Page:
I've always wanted to do a late February sail, getting out there on the water when the south wind carries in a few nice days that give hints of the coming spring. But it always March - typically mid-March - before Spartina's hull slides into the Elizabeth River.  The top photo is from year's first sail on March 19 of 2010, a cloudless day with light winds and 70 degrees.

March 7 of 2009 found me out on the water in a tee-shirt for the first sail - I can remember that day like it was yesterday.  Light winds, plenty of sunshine.

Last year we - Spartina, my youngest daughter and myself - got out on the river on March 18.  There was a little more wind than forecast, but perfect for a nice sail down the river to the James and then back to pick up the daughter.

It was an overcast morning of sailing on March 13 of 2011 but with a warm breeze out of the south.  By late morning the skies cleared and a stiff wind had me tucking a reef into the main.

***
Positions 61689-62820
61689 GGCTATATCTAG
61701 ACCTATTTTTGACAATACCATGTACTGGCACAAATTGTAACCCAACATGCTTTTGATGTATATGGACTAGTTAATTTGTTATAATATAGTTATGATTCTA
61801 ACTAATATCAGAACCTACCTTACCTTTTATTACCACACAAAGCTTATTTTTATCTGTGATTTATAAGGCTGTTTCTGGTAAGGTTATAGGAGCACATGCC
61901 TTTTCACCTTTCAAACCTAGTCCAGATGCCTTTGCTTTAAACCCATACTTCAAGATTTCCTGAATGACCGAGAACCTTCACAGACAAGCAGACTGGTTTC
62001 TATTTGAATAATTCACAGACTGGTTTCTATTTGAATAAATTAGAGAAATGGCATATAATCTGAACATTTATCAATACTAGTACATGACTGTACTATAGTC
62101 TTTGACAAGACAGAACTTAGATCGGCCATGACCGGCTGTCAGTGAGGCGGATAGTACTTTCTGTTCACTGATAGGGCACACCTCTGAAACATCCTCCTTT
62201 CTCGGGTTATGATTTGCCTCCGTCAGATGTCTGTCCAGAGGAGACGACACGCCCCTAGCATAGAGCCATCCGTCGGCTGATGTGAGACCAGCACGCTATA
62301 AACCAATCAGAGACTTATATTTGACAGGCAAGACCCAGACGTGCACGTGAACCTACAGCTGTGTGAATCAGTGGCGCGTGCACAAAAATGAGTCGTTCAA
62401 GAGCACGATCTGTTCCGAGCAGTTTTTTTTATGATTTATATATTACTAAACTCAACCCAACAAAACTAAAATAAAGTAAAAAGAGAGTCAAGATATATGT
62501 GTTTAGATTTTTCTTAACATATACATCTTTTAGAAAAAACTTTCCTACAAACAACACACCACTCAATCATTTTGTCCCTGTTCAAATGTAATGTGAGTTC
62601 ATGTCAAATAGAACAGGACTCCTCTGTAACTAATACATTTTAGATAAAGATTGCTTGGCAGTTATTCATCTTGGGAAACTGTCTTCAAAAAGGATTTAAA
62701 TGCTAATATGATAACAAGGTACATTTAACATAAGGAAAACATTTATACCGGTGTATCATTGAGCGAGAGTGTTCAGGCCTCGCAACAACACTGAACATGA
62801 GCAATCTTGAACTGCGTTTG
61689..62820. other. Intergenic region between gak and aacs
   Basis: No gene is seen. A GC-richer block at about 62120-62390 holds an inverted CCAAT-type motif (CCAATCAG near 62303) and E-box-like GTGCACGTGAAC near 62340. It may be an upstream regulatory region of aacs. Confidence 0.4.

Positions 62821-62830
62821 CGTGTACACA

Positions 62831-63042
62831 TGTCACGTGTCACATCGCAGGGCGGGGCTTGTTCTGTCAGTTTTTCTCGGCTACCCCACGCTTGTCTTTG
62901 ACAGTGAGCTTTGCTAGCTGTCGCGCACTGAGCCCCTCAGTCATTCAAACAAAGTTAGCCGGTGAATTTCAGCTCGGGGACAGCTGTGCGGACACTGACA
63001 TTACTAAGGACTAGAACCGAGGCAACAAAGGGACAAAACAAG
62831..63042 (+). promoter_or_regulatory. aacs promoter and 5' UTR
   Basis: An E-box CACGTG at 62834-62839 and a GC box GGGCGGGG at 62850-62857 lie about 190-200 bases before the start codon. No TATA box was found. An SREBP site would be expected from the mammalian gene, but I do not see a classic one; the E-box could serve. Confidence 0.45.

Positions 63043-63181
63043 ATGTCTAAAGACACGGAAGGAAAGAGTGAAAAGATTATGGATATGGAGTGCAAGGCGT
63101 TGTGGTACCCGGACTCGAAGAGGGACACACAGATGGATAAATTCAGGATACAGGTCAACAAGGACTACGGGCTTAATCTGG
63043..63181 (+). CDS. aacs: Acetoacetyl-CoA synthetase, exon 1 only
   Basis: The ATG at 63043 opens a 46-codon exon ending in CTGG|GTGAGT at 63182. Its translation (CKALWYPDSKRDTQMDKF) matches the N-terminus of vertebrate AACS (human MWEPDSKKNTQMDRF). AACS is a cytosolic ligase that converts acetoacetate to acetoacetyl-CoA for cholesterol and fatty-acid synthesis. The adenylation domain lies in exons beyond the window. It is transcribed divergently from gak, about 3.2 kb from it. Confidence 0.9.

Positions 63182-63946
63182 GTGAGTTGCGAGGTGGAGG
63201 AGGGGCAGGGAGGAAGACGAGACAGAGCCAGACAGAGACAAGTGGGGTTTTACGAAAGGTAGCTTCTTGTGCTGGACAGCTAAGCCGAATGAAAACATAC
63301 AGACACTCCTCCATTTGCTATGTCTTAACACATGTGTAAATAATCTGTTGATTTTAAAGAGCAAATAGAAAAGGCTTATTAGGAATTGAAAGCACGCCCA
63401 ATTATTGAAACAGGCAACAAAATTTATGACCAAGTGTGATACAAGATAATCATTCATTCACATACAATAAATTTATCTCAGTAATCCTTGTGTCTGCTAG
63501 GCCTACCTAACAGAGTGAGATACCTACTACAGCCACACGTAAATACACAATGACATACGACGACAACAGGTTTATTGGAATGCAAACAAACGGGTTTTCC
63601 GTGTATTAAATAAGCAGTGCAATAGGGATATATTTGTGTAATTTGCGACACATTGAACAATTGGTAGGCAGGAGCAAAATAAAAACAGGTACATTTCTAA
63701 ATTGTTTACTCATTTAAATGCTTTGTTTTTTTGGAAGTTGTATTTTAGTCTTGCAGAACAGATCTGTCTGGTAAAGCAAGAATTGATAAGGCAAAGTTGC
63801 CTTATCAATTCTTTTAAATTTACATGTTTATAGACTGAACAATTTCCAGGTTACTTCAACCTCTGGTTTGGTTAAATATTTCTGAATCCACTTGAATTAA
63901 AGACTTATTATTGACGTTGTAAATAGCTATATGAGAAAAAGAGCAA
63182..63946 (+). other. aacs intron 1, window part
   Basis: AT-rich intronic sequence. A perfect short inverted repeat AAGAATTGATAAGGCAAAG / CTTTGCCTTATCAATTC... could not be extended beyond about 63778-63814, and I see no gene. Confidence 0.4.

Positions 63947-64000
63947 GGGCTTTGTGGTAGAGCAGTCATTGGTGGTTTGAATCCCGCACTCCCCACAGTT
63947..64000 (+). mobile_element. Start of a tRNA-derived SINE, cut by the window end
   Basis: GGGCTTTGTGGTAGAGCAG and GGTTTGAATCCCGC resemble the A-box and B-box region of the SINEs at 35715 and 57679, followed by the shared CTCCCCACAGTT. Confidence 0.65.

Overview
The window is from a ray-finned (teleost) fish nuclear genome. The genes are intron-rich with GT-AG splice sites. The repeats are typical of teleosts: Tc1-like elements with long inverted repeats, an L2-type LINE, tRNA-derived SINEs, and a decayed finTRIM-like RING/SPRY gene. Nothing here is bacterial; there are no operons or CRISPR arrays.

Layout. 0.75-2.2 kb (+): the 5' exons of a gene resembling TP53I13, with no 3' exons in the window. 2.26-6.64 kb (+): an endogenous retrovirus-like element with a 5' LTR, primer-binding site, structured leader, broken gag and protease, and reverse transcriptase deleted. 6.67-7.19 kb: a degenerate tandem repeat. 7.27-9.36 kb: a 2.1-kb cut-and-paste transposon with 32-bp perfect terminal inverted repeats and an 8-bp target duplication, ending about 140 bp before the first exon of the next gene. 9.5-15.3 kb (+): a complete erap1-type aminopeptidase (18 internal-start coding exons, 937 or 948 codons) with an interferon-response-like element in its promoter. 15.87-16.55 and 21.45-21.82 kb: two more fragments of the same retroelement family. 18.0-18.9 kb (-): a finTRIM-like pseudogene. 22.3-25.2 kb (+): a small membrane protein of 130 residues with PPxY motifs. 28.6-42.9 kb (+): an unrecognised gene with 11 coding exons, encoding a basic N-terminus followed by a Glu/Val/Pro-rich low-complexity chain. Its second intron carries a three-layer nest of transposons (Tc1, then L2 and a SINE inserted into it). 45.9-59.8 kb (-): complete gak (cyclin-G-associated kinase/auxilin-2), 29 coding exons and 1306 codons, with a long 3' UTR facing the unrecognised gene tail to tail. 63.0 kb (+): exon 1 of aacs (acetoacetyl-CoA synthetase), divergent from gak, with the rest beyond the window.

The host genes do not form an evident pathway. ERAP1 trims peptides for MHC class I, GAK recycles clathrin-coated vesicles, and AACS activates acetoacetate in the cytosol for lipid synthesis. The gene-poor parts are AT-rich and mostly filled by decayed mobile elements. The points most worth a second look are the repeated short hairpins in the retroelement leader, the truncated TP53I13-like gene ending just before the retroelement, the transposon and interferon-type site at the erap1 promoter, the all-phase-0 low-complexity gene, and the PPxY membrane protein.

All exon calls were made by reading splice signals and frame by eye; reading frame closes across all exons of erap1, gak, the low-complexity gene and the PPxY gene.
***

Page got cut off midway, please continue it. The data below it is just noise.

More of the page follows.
Reading back through the blog posts from each of the first sails I find the recurring themes of trying out new gear - a compass, gps, or camera - and trying to remember how to rig the boat.  I do know how to rig Spartina, but sometimes I forget the order for most efficiently reeving the lines, raising the masts and bending on the sails.  So it takes a little bit more time at the ramp.  But that's ok, that first day on the water makes it all worthwhile.

So I won't make a February launch this year.  But I suspect that first sail can't be too far away.


Saturday, February 9, 2013

ten degrees, 100 #12 screws